Against the Grain II
Florida has moved FAMU from its founding mission
Florida A&M University was founded on Oct.3, 1887 as the State Normal College for Colored Students. During this segregated era, Blacks were not allowed to attend general population schools. The very basis of the school and its mission was to educate those that would not otherwise have the opportunity to be educated.
FAMU took those that were labeled as lesser, not teachable or not up to testing standards and made them into college graduates and at the time a big emphasis was placed on being good and productive citizens.
During wartime, FAMU students proudly served and died for this country. They were subjected to taxes just as other Americans were, but not privileged to receive the same benefits as their White counterparts.
The pride in FAMU from its graduates came from the fact that they knew without the nurturing and guidance of the teachers and administrators an education just might not have been possible. This bonding to the school resulted in an alumni base that has supported the school financially, morally and emotionally. Many of them will be the first to tell you that without FAMU they would not be in the position to support themselves and their families.
Beginning with the oversight of the state universities by the board of regents and continuing with the board of governors, FAMU — with its unique mission — has been gradually lumped into the grouping of major state universities. This occurred while FAMU was still being funded basically as a specialty institution, with its mission to educate Blacks. Gradually the metrics of FAMU’s success became morphed into a rubric of performance funding measured against programs with exponential funding by the state.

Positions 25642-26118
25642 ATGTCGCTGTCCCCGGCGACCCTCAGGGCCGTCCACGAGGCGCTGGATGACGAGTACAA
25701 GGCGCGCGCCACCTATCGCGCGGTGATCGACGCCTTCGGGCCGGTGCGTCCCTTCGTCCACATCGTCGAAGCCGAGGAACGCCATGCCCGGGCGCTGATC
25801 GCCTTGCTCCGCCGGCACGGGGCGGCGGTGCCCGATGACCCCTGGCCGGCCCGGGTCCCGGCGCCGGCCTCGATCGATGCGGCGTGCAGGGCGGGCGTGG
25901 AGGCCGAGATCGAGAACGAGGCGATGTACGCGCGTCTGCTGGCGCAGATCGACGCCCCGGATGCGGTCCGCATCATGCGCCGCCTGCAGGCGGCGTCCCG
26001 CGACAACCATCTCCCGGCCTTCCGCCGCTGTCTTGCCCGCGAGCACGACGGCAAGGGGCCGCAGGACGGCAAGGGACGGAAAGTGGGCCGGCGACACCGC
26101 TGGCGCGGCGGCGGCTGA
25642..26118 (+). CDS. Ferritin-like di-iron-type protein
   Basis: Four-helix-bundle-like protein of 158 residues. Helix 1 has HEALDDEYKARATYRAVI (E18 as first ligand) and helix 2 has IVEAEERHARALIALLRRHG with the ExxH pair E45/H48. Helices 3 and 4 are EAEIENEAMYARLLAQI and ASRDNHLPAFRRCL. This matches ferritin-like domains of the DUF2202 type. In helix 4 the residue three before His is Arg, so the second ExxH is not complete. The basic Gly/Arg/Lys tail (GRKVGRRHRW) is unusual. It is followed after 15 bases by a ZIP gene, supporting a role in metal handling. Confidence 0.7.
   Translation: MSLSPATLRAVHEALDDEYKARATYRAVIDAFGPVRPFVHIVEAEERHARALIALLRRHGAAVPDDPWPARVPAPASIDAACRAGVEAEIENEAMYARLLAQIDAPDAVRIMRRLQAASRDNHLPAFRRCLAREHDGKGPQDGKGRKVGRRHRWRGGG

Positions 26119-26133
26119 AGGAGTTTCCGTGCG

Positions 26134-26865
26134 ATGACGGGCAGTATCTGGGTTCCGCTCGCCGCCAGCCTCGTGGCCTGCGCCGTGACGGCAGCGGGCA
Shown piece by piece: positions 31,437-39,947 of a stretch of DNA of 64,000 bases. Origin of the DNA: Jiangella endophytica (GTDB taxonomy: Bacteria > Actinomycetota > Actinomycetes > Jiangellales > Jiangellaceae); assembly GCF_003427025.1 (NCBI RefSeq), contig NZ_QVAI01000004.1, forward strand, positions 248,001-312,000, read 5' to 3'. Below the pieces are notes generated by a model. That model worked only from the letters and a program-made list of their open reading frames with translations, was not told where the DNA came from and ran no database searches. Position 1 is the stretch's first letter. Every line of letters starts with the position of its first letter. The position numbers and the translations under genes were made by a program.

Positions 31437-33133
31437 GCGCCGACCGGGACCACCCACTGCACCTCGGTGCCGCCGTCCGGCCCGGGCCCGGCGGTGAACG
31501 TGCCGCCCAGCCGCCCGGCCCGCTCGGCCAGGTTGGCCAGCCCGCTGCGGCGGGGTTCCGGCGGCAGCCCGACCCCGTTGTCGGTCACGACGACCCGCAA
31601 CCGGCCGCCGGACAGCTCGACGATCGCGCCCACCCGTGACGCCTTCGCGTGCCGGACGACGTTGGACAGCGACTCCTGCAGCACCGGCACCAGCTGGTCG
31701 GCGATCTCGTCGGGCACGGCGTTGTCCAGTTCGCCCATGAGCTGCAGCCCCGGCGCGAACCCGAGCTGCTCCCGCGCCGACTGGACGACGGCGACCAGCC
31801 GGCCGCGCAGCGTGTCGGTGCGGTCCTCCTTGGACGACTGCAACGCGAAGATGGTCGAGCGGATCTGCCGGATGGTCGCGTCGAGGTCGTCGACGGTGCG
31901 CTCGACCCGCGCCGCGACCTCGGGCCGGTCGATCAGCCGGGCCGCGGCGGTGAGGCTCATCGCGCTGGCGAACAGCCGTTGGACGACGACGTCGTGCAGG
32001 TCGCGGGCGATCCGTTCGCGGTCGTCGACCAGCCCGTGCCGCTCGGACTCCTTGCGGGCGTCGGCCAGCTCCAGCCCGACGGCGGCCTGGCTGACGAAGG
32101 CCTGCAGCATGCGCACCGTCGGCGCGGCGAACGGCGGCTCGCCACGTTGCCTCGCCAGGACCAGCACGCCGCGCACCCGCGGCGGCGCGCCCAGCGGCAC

In 2019, the average GPA of freshmen entering FAMU exceeded 3.6 on a 4.0 scale. In essence, these students can virtually get into any college in the country. The standardized test scores on the ACT and SAT parallel those of students at major institutions.
The mission of FAMU has always been to develop those that others would not admit. At this point, the admission standards of the university are so high that the enrollees can get into virtually any college in the country, thus eliminating the uniqueness of the school.
These high standards were derived out of necessity. The state’s emphasis on four-year graduation rates has forced the hand of the university to accept only students with extremely high prerequisites.
In the states of Alabama and Maryland, major lawsuits against this exact treatment of HBCUs have resulted in huge settlements in favor of the schools. The state of Maryland had to award over $500 million to HBCUs to right the wrong of doing nearly the exact same thing to its state schools for decades. The unique bipartisan collaboration for the settlement in Maryland came not in the courts, but in the legislature. The landmark awarding of funds to the schools in Maryland includes Mid-Eastern Athletic Conference schools Morgan State, Coppin State and Maryland Eastern Shore.
Maybe it’s time for the Florida Black Caucus, which is filled with FAMU graduates, to consider taking up this type of legislation in the state of Florida.